Mr an Mrs Bao

Mr. & Mrs. Bao is a London-based Asian fusion food truck. Standing on campus outside of the Social Science Centre the grey and white-bricked truck has added diversity to Western University's eateries since 2017.

With winter becoming far too cold for the food truck to operate, many students have noticed the Western staple has disappeared from campus grounds. Not to worry though, as a permanent restaurant will be opening in early February on the corner of Oxford street and Wharncliffe avenue. 

Julia Hou, the "Mrs" of Mr. & Mrs. Bao, always knew she wanted to open a restaurant. 

“I think I’ve always known ... on my little vision board I made for myself, opening a restaurant was always on the list. Steven has really helped to make it come true," said Hou.

Steven Mao, Hou’s husband and business partner, on the other hand, stumbled upon it more gradually. After meeting Hou in college, falling in love and eventually getting married, Mao and Hou decided to target the Asian comfort food industry they feel is often overlooked by local eateries.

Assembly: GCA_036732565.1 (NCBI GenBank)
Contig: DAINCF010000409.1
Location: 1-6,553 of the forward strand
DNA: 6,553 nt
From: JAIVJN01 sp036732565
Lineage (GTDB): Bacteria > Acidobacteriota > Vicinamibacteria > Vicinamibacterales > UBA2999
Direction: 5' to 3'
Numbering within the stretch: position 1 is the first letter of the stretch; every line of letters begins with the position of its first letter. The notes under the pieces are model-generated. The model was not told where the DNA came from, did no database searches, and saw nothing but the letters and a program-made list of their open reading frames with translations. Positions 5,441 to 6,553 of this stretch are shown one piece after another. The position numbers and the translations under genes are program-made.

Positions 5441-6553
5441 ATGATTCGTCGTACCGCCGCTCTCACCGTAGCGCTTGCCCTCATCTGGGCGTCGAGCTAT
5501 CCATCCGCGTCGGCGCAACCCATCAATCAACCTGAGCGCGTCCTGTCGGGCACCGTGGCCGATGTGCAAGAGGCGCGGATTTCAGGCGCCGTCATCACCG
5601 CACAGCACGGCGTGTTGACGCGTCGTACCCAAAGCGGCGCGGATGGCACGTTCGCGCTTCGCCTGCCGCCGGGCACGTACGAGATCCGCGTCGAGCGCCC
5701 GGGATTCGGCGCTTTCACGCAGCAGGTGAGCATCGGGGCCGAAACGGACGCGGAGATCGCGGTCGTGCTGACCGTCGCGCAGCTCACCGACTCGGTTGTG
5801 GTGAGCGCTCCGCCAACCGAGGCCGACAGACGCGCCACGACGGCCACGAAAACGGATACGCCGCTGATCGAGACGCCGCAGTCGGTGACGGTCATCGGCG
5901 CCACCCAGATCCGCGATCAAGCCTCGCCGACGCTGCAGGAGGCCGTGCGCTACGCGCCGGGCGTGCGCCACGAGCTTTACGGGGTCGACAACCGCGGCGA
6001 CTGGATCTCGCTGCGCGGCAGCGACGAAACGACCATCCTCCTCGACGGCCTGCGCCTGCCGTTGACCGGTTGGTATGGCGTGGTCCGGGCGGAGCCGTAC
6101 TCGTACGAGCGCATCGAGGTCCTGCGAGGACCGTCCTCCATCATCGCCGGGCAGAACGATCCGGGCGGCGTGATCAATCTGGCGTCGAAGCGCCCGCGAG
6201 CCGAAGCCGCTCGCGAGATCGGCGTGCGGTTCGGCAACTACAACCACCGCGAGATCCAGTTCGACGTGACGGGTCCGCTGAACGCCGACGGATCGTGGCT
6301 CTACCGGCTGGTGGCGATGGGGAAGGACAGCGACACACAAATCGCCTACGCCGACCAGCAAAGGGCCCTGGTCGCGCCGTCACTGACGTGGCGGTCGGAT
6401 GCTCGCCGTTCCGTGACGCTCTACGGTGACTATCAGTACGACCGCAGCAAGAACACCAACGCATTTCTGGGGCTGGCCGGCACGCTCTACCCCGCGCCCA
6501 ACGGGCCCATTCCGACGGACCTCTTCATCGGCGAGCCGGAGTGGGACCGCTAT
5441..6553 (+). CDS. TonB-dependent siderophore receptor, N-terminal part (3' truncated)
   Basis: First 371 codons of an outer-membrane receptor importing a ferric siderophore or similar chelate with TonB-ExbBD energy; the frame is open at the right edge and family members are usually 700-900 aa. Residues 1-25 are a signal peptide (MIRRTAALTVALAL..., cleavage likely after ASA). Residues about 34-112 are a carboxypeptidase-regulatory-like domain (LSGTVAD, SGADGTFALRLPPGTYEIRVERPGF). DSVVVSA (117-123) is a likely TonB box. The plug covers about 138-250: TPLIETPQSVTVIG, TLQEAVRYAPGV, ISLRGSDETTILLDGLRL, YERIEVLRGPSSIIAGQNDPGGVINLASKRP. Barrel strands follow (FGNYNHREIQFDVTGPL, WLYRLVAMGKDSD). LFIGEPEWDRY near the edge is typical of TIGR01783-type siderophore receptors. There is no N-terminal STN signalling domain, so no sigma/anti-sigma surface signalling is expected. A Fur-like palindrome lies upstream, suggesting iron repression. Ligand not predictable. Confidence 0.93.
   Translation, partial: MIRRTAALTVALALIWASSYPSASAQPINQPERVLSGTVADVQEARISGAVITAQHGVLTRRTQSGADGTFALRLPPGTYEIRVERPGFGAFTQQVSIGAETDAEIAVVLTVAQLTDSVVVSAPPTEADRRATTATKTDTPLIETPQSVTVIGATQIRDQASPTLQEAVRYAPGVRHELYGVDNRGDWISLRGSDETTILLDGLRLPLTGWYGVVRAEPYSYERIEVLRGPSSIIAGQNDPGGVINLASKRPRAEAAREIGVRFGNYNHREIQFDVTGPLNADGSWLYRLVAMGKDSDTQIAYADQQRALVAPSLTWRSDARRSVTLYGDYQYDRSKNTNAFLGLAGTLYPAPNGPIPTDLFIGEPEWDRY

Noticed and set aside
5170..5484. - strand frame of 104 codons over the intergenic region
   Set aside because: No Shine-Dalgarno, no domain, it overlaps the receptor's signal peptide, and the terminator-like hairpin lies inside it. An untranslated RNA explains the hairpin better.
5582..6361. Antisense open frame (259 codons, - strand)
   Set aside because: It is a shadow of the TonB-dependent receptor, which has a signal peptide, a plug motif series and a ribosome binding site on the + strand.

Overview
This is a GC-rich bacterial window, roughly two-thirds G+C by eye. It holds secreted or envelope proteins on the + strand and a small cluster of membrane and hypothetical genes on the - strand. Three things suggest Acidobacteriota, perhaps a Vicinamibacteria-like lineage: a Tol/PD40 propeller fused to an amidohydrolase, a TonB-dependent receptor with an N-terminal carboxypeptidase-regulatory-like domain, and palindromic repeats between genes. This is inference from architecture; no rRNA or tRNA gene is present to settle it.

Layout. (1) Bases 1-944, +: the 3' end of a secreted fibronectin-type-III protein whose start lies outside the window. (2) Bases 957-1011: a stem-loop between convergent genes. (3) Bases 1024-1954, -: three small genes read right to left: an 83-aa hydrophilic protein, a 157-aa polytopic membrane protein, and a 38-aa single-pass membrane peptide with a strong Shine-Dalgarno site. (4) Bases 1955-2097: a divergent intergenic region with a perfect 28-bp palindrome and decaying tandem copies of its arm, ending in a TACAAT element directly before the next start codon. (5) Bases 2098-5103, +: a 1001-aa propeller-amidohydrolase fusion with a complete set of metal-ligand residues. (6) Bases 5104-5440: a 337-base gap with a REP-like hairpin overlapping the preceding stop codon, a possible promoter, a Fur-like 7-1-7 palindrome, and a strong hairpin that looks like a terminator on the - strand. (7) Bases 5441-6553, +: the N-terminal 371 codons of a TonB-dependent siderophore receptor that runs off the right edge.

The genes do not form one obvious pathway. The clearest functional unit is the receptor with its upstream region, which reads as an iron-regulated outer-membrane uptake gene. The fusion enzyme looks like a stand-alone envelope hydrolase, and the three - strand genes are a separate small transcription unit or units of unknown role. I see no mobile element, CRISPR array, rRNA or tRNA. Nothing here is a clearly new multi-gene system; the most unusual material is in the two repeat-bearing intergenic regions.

“When we were in university, there was a lack of wholesome Asian meals available on campus. There were different options, but none of it tasted like home. What we did was really try to base our menu off of things that we felt could be staples, like people could enjoy them everyday and it could make people feel good eating it,” explains Hou. 

Combining their personal flare a more traditional, comforting flavour, their menu features bao, bowls, boba and more. The conceptualization of items like pork and spring onion comes from food that they had growing up, but with their own original touch. 

“You wouldn’t find exactly what we offer somewhere else, but you can find the inspiration that lights these things,” Hou says. 

Despite the excitement, opening a restaurant has its hardships as well. Compared with running a food truck, the level of service and intricacy it takes to run a restaurant is widely different.

“When we sell-out, we sell-out,” Hou explains with regard to running a food truck. “With a restaurant, you’re there for the community all the time. You have to make sure that everything you offer is always available,” Hou says.

Not to mention, this particular location has its own difficulties. The food truck has regularly served Western students, who in majority leave the city from May to September. This makes becoming a local presence of the utmost importance and is the Bao’s main challenge to overcome when opening their new restaurant. 


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